Larger SaaS

A Product Information Management (PIM) system like fabric PIM is an example of a larger e-commerce service that is platform agnostic.

This larger, distinct SaaS product provides online retailers with tools and processes that deliver a single, accurate view of all product data. It can replace the product management component in a monolith like Shopify Plus. 

Other larger managed services include order management systems (OMS), pricing and promotion software, and loyalty management software like fabric Member. Again, cross-over between these larger services and microservice APIs occurs.

APIs

Headless Commerce APIs can deliver e-commerce-related functionality for organizations leveraging a microservices architecture or simply a headless CMS. Utilizing the same business model as other managed e-commerce solutions, APIs provide particular functionality such as shopping carts, orders, and shipping. 

Enterprises building e-commerce solutions with a decoupled architecture can leverage these APIs, integrating the functionality they need instead of building it.

For example, fabric offers a suite of core E-Commerce APIs that enable the unification of multiple sales channels. By leveraging these APIs, organizations can take advantage of the benefits a microservices architecture offers without the risk and cost of building and maintaining the relevant components. 

Unmanaged e-commerce types

Organizations can also leverage an unmanaged e-commerce solution to fulfill their online sales and marketing needs. In these instances, the enterprise manages the underlying hardware and software infrastructure.

Although these platforms require a higher degree of maintenance, there are particular use cases where using an unmanaged solution makes sense.

Unmanaged e-commerce solutions include:

  • Custom Software (idiosyncratic tech, integrations)
  • Open Source Software (nopCommerce, strapi)

Custom software

Unmanaged e-commerce solutions provide unlimited flexibility as organizations can craft solutions that align perfectly with their business model. Typically, organizations will utilize these solutions if managed platforms do not offer the unique functionality they need. 

As enterprises develop these solutions in-house, they can hone the functionality to meet their precise requirements.

Another use case for leveraging an unmanaged solution is integration. For example, the organization may need to integrate its online sales and marketing capabilities with other custom solutions to run its business.

Open source software

Organizations that choose to leverage an unmanaged e-commerce platform can leverage a range of open source platforms and software. These solutions range from e-commerce frameworks like nopCommerce to a headless CMS such as strapi.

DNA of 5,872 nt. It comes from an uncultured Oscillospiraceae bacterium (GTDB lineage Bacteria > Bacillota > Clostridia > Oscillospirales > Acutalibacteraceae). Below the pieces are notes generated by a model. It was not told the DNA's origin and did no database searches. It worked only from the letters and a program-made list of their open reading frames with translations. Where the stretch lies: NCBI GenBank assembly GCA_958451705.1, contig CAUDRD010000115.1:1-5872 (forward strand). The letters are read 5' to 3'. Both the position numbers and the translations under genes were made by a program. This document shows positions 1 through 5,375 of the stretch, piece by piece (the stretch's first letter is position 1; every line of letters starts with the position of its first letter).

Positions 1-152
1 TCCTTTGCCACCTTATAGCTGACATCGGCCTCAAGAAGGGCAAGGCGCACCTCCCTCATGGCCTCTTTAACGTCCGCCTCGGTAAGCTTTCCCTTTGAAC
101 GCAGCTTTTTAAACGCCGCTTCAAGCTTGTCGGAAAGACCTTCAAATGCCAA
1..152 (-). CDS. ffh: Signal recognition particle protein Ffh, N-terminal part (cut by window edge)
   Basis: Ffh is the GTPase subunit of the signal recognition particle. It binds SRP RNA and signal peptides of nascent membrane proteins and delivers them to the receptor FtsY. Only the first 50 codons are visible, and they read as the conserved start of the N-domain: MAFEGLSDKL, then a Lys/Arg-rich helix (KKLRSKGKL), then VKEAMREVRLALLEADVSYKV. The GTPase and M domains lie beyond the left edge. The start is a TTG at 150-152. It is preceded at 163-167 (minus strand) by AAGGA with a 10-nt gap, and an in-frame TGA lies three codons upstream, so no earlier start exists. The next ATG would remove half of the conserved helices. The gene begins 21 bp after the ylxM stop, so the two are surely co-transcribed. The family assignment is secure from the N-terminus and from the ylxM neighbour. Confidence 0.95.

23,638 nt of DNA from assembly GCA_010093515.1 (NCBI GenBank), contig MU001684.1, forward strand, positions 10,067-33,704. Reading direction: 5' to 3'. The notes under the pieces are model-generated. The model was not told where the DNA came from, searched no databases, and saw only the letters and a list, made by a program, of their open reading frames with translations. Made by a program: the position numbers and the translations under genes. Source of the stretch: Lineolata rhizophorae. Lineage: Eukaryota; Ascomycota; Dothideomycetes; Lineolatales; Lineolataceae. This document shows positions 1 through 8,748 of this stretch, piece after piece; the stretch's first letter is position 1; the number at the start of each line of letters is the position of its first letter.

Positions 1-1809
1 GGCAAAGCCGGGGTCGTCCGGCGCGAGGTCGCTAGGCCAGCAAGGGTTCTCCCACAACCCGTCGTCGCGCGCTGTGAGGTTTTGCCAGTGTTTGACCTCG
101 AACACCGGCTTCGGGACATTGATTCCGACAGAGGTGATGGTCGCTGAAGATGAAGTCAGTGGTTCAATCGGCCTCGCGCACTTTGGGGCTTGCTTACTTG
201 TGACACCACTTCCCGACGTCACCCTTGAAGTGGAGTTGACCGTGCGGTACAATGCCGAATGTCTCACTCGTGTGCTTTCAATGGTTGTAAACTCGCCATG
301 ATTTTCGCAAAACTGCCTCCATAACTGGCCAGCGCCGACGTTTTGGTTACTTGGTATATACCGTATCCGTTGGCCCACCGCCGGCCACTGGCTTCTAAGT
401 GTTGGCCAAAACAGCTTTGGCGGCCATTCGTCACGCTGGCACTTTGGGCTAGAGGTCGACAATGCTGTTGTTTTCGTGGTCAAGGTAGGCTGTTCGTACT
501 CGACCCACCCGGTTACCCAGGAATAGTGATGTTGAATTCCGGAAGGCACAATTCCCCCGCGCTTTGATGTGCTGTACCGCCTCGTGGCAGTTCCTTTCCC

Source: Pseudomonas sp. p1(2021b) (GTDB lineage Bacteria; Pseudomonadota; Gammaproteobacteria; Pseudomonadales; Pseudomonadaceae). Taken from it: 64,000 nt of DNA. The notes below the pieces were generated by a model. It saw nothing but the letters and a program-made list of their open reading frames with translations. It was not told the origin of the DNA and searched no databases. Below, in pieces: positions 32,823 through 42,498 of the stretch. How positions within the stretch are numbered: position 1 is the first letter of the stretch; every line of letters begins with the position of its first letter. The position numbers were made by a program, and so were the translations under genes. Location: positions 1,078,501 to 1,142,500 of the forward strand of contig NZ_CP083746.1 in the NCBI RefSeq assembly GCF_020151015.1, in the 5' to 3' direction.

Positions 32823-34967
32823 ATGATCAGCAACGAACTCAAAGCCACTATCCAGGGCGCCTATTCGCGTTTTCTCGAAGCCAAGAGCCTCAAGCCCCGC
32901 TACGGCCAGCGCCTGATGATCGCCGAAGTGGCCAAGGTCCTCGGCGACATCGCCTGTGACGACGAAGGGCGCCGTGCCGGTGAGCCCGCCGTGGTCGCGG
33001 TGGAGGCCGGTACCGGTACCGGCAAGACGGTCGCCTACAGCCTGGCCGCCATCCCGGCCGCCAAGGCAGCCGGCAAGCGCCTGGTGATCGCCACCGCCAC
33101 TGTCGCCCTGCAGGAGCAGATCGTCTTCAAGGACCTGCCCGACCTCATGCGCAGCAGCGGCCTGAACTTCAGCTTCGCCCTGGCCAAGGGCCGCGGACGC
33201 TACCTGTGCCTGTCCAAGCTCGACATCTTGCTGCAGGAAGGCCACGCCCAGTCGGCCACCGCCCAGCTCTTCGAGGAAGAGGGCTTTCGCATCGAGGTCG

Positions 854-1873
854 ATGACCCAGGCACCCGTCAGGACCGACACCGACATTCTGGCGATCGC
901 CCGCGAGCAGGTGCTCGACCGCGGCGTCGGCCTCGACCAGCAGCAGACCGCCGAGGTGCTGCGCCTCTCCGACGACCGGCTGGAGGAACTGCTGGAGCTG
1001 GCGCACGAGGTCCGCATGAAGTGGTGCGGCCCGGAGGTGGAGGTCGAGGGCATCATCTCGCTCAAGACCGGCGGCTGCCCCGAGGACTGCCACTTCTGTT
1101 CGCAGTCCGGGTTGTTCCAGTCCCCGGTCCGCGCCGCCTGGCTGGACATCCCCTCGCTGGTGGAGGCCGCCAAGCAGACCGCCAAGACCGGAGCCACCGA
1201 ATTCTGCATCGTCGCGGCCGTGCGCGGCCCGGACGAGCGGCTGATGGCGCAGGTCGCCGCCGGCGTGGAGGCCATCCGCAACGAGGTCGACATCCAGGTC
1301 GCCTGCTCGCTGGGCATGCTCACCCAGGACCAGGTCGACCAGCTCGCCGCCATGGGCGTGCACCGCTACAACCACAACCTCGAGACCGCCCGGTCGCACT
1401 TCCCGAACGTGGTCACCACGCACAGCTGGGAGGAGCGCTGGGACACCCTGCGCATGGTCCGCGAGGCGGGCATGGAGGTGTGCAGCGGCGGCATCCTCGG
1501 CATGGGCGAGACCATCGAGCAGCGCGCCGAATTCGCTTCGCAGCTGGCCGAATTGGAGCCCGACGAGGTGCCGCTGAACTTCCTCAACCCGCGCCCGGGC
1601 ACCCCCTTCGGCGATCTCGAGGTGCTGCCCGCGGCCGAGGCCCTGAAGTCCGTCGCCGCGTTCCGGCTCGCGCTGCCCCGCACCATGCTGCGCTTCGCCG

Since there are multiple open source products with differing levels of functionality, organizations need to consider their architecture before committing. For example, will a complete framework like nopCommerce fulfill every requirement, or will the need to build or integrate with another product.

 

Hybrid E-Commerce Solution

As with many other cloud-based technologies, organizations have the option to adopt a hybrid approach and use a combination of managed and unmanaged e-commerce services.

For example, if an enterprise needs to sell products and services to different market segments, it may need to leverage two distinct platforms. The challenge with this approach is the duplication of effort, cost, and data. 

Leveraging a microservices architecture with a hybrid approach could solve this problem elegantly and cost-effectively.

For example, as depicted in the image below, the enterprise may need to build an unmanaged frontend to meet its unique requirements. It could then leverage a managed PIM and microservice APIs to fulfill the core requirements of its e-commerce solution.

managed-vs-unmanaged-1


Conclusion

As long as the world continues to embrace digital solutions to communicate, learn, and transact, e-commerce solutions will remain a vital component of the global online economy. Enterprises that want to interact with their customers and sell products and services online can leverage either managed or unmanaged e-commerce platforms. 

While a managed solution provides an easy-to-use configurable platform that allows an organization to focus on its core business, it may lack the flexibility needed in particular circumstances.

On the other hand, unmanaged solutions offer great business agility but are expensive to manage and maintain. Therefore, should an organization require a solution that must align with its unique requirements, a hybrid approach may be the best option. 

By leveraging the best features of both managed and unmanaged e-commerce, you can build a solution that combines the cost-effectiveness and simplicity of a managed with the flexibility of an unmanaged. 

Using fabric for managed e-commerce

fabric provides headless commerce APIs and managed commerce services that organizations can use to scale their commerce experiences. By decoupling core e-commerce components, fabric solutions allow for seamless flexibility without the limitations imposed by restrictive monolithic platforms.

 


Chris Lazari

Chris Lazari